A few months ago, I suggested that IDEs should ensure that code is always “live” in the sense that it is associated with runtime data so that any part of the code can be immediately executed. I proposed that tightly integrating editors and debuggers would be reasonable way to pursue the idea.
I’ve put together a prototype, an extension of the Newspeak IDE. I demonstrated an early version at the WGLD meeting in December. Since then there have been some improvements, though a lot of work remains to be done. Nevertheless, the system is already usable, at least by an experienced Newspeaker.
In Newspeak, one typically edits individual methods in a class browser, as opposed to monolithic files. The prototype modifies the method browsers to present the method along with a view of a live stack frame. This is essentially the same view one sees in the debugger, where a series of activations are available; each such view shows a single stack frame along with the corresponding code.
I plan to show the latest version at the upcoming Live 2013 workshop )if the demo gets accepted). I’ve prepared a short video illustrating some of the capabilities of the system. The video is cut short because of time limitations of the workshop, but it shows something roughly similar to one of Brett Victor’s demos of editing and interacting with general purpose code.
It is possible to select any subexpression in the code and evaluate it. In Smalltalk, it customary to insert code snippets that illustrate how to use an API inside comments. This is possible here as well, but unlike Smalltalk, the snippets can make use of local variables and instance methods. It is also possible to step through code as in a debugger (in the interest of full disclosure, that bit is a tad flakey at the moment; this is very much a work in progress).
There are many things that need improvement, some of which you can see in the demo. Combining the debugger and method editor brings challenges. If you hit return, is that just a newline, or do you evaluate the code, and/or save it? In classic REPL, you are not editing permanent code and so neither formatting nor saving are a concern, and each return evaluates the current line and moves to a new one. In contrast, in an editor, return is just formatting, and saving is a distinct operation. Our current approach is to keep all three operations distinct. However, it would be convenient to have keyboard shortcuts for evaluation and for evaluate and return. That would make the kind of interaction shown in the demo smoother. So would maintaining the selection across evaluations.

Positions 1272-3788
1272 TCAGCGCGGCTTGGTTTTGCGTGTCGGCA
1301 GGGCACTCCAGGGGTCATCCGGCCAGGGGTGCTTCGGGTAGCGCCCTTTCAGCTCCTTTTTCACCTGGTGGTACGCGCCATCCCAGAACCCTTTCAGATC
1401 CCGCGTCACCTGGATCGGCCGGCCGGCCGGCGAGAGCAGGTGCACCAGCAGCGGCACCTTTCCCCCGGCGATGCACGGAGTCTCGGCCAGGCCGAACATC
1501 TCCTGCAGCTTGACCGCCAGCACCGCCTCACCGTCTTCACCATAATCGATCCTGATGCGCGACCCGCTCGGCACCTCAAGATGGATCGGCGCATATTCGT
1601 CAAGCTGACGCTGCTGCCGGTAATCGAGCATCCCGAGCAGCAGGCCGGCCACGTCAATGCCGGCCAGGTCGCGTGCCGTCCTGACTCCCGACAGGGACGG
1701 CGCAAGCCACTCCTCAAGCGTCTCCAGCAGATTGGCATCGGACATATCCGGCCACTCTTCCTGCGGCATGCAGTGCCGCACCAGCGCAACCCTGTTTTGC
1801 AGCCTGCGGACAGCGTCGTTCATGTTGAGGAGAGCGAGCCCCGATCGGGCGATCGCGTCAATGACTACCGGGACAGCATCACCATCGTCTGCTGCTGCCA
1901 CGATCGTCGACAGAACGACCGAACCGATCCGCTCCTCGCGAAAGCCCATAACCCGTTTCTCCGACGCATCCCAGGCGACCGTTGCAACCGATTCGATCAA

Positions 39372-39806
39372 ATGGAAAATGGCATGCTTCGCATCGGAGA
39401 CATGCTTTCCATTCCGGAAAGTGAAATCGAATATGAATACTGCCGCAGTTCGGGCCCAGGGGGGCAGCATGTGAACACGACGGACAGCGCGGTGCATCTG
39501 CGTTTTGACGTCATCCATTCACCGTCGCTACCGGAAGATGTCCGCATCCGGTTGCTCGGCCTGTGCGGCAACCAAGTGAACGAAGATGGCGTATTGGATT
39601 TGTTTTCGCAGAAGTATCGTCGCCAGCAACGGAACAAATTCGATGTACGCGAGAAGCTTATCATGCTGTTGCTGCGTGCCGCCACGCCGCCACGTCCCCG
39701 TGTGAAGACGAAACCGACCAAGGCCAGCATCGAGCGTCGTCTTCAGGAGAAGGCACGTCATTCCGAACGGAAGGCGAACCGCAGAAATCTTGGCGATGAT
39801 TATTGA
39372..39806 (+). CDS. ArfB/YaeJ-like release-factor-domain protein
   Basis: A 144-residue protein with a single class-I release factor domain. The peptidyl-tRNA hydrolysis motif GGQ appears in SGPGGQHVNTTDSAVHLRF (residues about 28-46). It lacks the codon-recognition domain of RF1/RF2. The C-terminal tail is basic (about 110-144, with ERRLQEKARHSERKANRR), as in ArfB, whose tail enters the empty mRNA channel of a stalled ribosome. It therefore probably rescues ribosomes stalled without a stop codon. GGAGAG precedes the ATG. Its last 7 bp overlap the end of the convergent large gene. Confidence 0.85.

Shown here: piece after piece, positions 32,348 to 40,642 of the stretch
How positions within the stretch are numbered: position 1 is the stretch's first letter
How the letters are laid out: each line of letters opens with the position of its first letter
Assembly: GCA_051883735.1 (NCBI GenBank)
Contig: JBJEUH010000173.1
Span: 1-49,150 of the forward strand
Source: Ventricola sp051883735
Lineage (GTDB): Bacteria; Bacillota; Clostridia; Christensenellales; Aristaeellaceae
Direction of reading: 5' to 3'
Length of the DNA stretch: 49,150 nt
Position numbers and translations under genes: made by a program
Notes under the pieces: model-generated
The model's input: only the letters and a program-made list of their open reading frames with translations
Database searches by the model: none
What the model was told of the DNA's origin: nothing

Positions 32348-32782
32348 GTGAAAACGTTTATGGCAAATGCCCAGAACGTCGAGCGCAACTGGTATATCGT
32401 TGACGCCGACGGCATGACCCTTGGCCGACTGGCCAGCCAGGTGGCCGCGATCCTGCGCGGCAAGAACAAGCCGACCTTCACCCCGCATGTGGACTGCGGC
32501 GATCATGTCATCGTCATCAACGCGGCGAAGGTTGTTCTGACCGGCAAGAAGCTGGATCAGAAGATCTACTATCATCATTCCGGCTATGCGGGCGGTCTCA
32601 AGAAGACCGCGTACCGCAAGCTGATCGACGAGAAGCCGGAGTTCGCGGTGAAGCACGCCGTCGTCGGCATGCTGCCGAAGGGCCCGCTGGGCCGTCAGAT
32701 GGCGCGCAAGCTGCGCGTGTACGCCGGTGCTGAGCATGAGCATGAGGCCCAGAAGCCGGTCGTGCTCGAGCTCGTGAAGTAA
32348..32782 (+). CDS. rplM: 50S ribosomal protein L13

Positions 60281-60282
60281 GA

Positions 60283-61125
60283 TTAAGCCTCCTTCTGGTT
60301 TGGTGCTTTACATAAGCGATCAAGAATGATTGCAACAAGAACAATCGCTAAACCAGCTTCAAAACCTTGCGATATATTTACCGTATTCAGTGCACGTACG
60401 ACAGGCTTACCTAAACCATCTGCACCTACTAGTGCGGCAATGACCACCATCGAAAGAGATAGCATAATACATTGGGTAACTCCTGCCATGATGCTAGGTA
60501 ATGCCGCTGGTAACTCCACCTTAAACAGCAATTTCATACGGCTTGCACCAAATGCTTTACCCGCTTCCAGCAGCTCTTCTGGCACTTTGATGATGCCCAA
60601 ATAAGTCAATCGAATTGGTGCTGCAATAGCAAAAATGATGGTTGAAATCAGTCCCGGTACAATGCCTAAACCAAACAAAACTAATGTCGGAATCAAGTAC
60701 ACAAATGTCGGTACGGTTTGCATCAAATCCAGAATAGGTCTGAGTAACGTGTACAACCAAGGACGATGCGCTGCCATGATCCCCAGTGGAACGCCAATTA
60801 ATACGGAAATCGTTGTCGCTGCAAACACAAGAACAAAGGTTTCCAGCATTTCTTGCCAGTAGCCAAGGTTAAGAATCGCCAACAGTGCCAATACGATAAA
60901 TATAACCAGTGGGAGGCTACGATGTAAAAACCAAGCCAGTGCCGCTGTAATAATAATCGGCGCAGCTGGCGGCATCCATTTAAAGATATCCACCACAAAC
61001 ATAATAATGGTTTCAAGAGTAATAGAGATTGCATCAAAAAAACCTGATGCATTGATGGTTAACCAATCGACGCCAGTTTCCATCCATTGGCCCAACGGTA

There are also various nice features that aren’t illustrated in the demo due to lack of time. When an evaluation prints out its result the printout as a link to an object inspector on the result, where further evaluation can take place in the context of that object. This is a feature inherited from the existing Newspeak object inspectors.
It is important to understand that you can do all this on any method of any class, whether you view it in a class browser, or in list of senders or implementors etc. The goal of this effort is to completely eradicate any code view that does not support such live interaction. There are still some parts of the system where this has not yet been done, but a few more weekends and this will be addressed.
If you get the latest Newspeak VM and the experimental image you can play with the extension I’ve described, though you need to be comfortable with Newspeak. Otherwise, you will probably provoke some of the many bugs in the prototype.
The goal is to get this into the production Newspeak IDE in the not too distant future. There is a good deal of work before we get there, and huge potential for improvement. Issues include efficiency (each method browser is potentially a thread) and the quality of the exemplar data displayed. There are interesting ways to improve the quality, including bidirectional linkage with unit tests and type annotations. There is probably scope for a masters of PhD thesis depending how far one wants to take it all.
While it is a lot easier to do this sort of work in the Newspeak environment, the lessons learned pertain to other systems as well.